June 27, 2015 |
Oscar Solomon Bortner, 94, a former Bucks County prosecutor and Common Pleas Court judge, died of natural causes Wednesday, June 24, in his Langhorne home. Mr. Bortner grew up in Philadelphia, where he completed his undergraduate studies at Temple University. After enlisting in the Army in 1943 as a weaponry technician, he completed a law degree at University of Pennsylvania Law School in 1949. His daughter Amy Gialuco remembers her father's time as an amateur actor when she was young.
June 26, 2015 |
Just two years after hawking his first slabs of home-cured bacon at the Lansdowne Farmers Market, Ari Miller is preparing to take his artisanal charcuterie nationwide. 1732 Meats, his new, 4,000- square-foot plant in Yeadon, recently received USDA certification and began production. Miller is hoping for the same reception around the country that he's gotten from local chefs for his high-quality, sustainably raised salumi. "The quality of Ari's product is unmatched as far as domestic salumi is concerned," said Joe Cicala, chef and partner at East Passyunk's Le Virtu and Brigantessa.
May 22, 2015
THIS WEEK marks the 50th anniversary of the creation of Head Start, a comprehensive early childhood education program that opens windows of opportunity for our nation's at-risk children and families. I know firsthand the incredible difference the program is making in the lives of millions of children and their families, because I was a Head Start kid. My family faced difficult economic times in my early childhood years. My parents were loving, supportive and cared deeply about my brother and me, but struggled to make ends meet.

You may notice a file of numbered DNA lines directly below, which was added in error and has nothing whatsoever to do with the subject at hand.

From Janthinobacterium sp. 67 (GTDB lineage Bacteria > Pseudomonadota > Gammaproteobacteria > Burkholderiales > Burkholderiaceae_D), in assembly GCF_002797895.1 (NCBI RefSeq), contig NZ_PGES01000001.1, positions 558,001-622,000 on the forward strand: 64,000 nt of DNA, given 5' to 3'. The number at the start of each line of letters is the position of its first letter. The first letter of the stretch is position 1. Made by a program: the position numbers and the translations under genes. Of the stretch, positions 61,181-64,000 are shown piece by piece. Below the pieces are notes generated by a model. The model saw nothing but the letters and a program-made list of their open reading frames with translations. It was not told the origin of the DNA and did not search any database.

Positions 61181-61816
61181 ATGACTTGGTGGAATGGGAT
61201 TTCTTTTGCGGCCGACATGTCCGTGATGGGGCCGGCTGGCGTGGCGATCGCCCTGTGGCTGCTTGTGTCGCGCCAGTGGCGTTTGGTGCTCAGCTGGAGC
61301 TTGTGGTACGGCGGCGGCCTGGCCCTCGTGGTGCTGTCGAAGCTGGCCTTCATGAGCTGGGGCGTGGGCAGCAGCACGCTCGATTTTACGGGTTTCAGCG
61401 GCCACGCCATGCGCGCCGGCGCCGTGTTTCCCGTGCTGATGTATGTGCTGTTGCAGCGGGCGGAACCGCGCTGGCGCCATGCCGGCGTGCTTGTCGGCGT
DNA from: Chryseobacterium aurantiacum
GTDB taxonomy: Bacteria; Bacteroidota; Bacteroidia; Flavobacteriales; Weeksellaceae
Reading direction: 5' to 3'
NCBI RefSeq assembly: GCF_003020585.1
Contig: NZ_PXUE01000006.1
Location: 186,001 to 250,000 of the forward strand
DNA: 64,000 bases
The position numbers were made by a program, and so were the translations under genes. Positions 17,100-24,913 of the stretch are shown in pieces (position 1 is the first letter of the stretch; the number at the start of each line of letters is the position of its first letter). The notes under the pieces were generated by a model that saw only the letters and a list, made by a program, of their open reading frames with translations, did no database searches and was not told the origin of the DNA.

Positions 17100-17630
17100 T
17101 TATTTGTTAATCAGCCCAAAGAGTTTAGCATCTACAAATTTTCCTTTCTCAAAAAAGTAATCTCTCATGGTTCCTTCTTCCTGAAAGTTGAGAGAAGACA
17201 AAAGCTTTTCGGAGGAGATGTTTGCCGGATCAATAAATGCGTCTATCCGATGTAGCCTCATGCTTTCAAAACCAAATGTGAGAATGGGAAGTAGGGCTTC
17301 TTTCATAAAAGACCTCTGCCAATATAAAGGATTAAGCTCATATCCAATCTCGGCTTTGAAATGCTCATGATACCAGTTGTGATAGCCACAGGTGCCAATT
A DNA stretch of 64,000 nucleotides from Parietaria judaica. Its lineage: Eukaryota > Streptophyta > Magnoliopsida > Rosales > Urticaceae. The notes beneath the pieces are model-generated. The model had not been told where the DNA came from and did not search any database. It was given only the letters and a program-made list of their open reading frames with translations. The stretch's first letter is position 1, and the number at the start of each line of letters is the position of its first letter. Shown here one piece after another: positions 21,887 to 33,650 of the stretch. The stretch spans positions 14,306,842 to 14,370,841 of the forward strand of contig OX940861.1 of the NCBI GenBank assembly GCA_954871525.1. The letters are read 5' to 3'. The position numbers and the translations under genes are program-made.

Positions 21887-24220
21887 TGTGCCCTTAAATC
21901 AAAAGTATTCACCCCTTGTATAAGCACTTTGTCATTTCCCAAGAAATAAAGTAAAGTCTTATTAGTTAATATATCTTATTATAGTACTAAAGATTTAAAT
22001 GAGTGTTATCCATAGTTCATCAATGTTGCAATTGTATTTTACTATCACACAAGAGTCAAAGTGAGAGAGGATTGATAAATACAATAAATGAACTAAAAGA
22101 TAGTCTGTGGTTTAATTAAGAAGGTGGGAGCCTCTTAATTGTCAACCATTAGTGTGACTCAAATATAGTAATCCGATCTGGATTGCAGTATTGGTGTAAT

May 21, 2015 |
IN A SPECIAL election held yesterday that coincided with the primaries, voters chose state Rep. John Sabatina Jr., a Democrat, to fill the state Senate seat for Philadelphia's 5th District that was vacated when Mike Stack resigned in January to take his current position as lieutenant governor. Given that it was a special election, all registered voters within the 5th District in Northeast Philadelphia were able to vote, regardless of party affiliation. Sabatina received more than 75 percent of the votes, easily beating out his Republican challenger, Tim Dailey, a high-school teacher.
May 17, 2015 |
Reading Terminal Market on Friday named Anuj Gupta its general manager. The announcement was made by the market's board of directors after an extensive search process, Chairman Albert Mezzaroba said. "Anuj brings a rare blend of management success, not-for-profit leadership and vision at a consequential time in the market's history," Mezzaroba said. Gupta, 41, takes over the position that has been vacant since Paul Steinke stepped down on Dec. 31, 2014 to run for an at-large City Council seat.